I put on a eye mask and I put it on before I was wheeled in it helped a great deal as even if I opened my eyes I couldn’t see I was also prescribed diazepam from the doctor which helped as well to relax me
good luck let us know how you get on, am
i right in thinking your having it down privately ? Does that mean you will get the results there and then??
Yes I’d thought of an eye mask too but suspect it might make me feel more confined.
Thank you. Yes having it done privately. Won’t get results immediately as they’ll be emailed to my neuro but apparently I’ll get a copy on CD to go away with.
Make sure you get your head in a comfy spot before you go in. I had a full brain/ CNS mri with and without contrast and I wasn’t quite back far enough so the back of my head was testing on the edge of the foam indentation from head to neck. Imperceptible at first but bloody painful after nearly two hours. Also, if you like the music have it turned up LOUD and ask for your radio station of choice. I have a follow up mri (full CNS with contrast again) and this is what I will do. Other than that, pretty easy if dull. I’m I aiming on having a song along to myself. Xx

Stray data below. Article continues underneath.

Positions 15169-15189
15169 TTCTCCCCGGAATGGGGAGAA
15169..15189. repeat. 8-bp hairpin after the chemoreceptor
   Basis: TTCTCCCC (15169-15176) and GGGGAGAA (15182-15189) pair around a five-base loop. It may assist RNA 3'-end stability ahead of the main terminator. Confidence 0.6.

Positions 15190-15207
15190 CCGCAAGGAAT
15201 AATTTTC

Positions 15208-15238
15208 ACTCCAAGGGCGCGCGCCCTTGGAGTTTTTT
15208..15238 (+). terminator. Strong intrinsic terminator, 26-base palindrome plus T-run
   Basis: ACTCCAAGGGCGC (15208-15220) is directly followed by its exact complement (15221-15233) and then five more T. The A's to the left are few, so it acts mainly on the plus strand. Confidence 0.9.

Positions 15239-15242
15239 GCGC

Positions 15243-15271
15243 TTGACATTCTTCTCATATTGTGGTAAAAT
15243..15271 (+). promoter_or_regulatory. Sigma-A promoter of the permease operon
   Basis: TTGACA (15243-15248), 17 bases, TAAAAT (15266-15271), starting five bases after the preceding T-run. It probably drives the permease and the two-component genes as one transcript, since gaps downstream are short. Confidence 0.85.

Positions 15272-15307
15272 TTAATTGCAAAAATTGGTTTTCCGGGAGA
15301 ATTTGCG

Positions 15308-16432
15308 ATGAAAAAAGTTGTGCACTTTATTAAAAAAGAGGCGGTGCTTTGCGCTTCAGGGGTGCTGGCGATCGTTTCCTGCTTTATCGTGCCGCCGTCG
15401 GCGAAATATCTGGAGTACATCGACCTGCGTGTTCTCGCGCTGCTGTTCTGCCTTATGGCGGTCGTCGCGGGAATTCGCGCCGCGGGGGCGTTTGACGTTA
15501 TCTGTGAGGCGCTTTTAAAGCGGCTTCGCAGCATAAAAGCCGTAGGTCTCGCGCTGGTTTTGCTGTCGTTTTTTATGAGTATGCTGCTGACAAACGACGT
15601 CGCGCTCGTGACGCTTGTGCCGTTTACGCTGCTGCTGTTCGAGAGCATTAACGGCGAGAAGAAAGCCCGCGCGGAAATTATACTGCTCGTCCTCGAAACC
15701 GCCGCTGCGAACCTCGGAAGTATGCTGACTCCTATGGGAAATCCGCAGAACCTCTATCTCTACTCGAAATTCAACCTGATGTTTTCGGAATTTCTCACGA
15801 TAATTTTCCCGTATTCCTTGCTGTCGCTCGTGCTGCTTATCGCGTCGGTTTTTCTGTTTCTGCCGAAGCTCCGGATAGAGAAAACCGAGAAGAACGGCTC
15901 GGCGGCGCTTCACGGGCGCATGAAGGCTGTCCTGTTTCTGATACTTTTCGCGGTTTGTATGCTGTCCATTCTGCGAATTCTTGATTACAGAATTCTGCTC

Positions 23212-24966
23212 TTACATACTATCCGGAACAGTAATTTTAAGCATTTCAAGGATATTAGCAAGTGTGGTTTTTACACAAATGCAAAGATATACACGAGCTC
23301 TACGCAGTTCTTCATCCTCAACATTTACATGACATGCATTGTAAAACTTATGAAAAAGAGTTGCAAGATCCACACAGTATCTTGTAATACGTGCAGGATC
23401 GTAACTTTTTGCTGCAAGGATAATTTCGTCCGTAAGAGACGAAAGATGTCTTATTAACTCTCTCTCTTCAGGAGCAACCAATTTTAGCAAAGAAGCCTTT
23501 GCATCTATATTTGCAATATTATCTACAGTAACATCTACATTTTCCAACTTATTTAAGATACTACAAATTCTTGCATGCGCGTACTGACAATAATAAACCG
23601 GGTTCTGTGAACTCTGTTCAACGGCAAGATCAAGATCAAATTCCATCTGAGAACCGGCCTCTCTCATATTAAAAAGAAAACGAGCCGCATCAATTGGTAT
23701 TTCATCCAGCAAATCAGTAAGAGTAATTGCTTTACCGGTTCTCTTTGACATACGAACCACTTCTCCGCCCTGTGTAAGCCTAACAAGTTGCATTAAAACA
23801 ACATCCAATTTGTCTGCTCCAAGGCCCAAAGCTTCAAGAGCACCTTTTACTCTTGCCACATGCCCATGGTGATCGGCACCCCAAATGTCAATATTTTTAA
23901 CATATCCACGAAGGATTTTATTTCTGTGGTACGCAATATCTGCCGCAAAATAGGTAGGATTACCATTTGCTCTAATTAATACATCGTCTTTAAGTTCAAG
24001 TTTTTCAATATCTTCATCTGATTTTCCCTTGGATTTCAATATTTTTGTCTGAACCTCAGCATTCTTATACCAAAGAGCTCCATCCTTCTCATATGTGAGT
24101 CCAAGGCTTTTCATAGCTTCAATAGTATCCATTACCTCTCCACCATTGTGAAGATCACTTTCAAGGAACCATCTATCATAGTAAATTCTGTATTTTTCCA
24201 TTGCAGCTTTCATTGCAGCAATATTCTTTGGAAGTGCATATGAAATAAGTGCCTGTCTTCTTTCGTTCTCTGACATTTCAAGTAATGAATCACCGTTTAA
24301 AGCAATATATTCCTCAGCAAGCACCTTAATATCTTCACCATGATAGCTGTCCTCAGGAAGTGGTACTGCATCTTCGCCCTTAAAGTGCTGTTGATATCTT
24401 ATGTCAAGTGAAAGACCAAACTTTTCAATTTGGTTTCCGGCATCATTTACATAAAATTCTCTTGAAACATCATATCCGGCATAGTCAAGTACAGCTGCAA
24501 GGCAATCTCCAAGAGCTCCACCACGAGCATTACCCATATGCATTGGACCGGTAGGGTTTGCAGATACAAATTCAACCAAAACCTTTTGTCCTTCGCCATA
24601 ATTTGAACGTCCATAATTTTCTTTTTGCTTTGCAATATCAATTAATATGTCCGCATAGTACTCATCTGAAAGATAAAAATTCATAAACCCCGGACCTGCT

Get them to put a triangular cushion under your knees. (They will almost certainly have one, but if they don’t a couple of pillows will do.) It makes it a million times easier and more comfortable to stay still and not fidget.
And - and this is the most important thing for me - shut your eyes when they start to slide you back into the machine and keep them firmly shut until they’re pulling you out again.